Bridging the Tensions in Depression and Trauma

When depression was at its worst, I found I was immobile, far beyond my ability to receive the care of well-meaning people. Their care was still important. I still needed it. And I would inevitably recover somewhat into a place where their empathy really did help.

I have therefore found that depression is a fluid state, where some days forward-movement is possible, whereas other days it’s futile. And it is best that everyone (those helping and those being helped) accepts this reality, that for those with depression, cannot be changed. Just like it is also best that everyone understands that forward-movement and empowerment on some days is not only possible, it’s necessary. The difficult thing is discerning which day is which.

Perhaps this is why the wisdom in The Serenity Prayer is so commanding:

God, help me accept the days I cannot change. Help me be bold on the days I can move and improve. And give me wisdom to discern the difference between these days.

Can you see the tensions in the above precis?

In depression there is forward-movement and backward-movement. Some days there is hope. Other days, pure despair. Neither kind of day can be changed. It is best accepted, not that care doesn’t help. Sometimes, as an adult, it is good to be alone and be faced with ‘how to get through this’, but there is a limit to that thinking. We need interaction to break us past the sinkhole of thinking we can spiral into.

Balancing tensions is about appreciating the global dynamics presenting in your case of depression.

Like most things in life, there is a lie in suggesting there is a single global truth at play in complex intrapersonal or interpersonal dynamics. There are always more aspects to your truth than that. That can be a difficult thing for you to understand and accept, let alone someone else entirely.

For instance, a victim of abuse, a traumatised subject, must receive unequivocal empathy – they must be believed, and it is incredibly important for their future hope and prosperity to do this. But it mustn’t be left there. Not all the healing is contained in empathy, even if it is a powerful start. The victim, and now let’s call them the survivor (of the trauma), must have more than your belief and tacit encouragement. They must also be gently challenged on their journey of recovery – which suggests, and believes for, restoration – and sometimes this feels tough.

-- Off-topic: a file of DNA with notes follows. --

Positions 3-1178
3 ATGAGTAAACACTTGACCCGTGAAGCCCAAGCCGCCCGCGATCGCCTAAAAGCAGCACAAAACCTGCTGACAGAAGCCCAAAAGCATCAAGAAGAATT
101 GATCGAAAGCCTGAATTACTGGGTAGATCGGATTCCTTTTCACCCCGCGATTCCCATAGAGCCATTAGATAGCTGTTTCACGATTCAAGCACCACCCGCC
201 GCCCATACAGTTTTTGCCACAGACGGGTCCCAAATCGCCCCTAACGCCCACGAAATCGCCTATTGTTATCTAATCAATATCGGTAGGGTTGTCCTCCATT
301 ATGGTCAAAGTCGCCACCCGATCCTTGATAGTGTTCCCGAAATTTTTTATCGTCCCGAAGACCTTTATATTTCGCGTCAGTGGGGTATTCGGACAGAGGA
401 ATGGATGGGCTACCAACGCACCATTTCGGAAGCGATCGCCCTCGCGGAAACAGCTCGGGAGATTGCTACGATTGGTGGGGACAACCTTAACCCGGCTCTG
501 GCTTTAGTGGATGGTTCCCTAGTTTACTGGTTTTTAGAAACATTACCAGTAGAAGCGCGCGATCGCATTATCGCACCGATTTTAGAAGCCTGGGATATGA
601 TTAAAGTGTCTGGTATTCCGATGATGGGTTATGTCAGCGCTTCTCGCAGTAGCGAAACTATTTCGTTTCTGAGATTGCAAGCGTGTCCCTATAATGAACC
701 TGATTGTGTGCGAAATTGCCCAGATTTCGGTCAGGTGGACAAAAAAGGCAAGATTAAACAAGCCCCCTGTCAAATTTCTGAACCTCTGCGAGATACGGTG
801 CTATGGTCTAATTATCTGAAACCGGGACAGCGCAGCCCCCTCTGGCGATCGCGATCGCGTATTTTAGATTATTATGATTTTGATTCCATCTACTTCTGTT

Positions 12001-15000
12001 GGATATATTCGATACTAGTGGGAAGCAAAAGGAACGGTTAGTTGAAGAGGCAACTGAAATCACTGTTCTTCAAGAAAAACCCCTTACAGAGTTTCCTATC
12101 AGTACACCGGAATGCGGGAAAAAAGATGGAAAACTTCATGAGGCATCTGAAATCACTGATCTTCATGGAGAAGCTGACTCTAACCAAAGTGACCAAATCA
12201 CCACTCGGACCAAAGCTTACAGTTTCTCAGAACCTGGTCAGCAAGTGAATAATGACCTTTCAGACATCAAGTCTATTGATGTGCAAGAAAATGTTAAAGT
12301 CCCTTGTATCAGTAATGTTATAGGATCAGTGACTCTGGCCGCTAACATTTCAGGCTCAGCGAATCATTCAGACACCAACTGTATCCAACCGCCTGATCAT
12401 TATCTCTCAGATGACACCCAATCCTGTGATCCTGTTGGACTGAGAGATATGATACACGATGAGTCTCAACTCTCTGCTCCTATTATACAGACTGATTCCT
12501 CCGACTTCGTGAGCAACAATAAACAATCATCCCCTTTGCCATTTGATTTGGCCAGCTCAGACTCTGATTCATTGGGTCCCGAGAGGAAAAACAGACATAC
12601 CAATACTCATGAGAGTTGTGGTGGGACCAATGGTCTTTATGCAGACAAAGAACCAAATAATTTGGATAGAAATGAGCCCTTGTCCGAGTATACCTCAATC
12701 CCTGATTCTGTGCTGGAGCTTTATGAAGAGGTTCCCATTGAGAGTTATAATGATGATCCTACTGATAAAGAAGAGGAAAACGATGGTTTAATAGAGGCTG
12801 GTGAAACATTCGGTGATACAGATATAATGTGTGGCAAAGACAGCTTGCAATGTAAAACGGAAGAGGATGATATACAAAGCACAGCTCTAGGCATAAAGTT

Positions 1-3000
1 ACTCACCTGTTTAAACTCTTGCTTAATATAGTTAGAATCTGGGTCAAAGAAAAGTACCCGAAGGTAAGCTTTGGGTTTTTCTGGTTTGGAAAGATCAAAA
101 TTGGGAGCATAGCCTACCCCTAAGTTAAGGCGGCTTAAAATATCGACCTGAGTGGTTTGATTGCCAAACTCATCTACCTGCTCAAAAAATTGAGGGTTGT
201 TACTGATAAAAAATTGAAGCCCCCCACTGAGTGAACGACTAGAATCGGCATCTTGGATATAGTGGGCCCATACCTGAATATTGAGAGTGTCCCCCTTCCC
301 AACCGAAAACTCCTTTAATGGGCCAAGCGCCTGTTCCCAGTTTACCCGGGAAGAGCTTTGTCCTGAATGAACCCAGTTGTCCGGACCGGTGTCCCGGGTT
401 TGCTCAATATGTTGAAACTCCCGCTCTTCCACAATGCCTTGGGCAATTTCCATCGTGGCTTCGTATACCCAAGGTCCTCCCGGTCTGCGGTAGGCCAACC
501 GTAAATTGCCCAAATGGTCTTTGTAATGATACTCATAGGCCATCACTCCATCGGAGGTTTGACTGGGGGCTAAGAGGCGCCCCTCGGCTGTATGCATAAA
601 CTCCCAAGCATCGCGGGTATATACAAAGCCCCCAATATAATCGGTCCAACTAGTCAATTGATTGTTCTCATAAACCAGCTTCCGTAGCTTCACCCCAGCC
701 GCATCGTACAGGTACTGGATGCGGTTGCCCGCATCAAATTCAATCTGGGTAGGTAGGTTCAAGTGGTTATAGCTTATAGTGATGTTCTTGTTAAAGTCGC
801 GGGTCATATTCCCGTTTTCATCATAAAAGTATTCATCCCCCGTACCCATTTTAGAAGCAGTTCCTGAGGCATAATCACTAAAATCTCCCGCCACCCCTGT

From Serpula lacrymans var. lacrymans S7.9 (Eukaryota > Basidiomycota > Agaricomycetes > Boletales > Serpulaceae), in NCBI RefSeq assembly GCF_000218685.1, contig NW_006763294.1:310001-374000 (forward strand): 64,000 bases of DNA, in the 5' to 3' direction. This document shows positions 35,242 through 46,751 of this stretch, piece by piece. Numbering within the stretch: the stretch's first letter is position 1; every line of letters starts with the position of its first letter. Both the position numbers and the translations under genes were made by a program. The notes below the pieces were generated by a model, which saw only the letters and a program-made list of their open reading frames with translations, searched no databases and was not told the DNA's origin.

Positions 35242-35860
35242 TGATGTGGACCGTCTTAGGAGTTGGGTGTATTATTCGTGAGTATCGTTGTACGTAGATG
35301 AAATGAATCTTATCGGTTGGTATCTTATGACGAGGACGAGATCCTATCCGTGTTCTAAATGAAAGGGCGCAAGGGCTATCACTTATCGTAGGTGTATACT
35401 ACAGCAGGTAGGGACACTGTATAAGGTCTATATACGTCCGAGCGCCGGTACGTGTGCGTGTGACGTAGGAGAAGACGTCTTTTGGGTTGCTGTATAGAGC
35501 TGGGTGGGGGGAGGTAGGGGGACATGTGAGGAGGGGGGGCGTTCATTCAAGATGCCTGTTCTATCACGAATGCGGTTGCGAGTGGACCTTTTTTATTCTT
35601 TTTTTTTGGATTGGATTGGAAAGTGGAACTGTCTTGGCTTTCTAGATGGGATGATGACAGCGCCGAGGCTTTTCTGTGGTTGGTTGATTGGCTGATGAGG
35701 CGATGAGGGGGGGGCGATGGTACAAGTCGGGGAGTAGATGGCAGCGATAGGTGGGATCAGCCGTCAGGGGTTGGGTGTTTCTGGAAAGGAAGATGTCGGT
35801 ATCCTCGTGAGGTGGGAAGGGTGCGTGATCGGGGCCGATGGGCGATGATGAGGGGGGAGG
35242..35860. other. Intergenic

There is a danger for every survivor of trauma. They can begin and continue to be sucked into the vortex of victimhood. We need to watch our language. Not cussing. But how are we lingering in disempowering statements about ourselves that sound like we’re still the victim. We need to work to a goal beyond that.

When we keep saying, “[They or the situation] did this to me!” or “[They or the situation] won’t change!” or “How dare [they or the situation]!” especially if we’re still angry, we cannot fully recover. Don’t get me wrong. The anger and incredulity is justified. But vindication comes when we move past feeling like a victim and tap into our agency (which means action or intervention that produces a particular [empowering] effect). Personal power is needed to fully recover, and we need to find a way to tap into it, to access it.

But agency cannot come until empathy is received and remains. Yet if we were to leave it at empathy, agency may never be fully realised. We need both.

As you suffer, can you hold the tensions in these seemingly opposing truths:

You are believed; it happened, it was horrible, and it is horrendous. But you can also be more than what you have experienced.

Balancing the tensions is not one is better than the other or one is right and one is wrong. Balancing the tensions in restoring mental health is all about receiving empathy that validates what was and what is and challenge that propels us to the agency of what can be. Sufferers MUST be believed, AND sufferers MUST believe they can recover.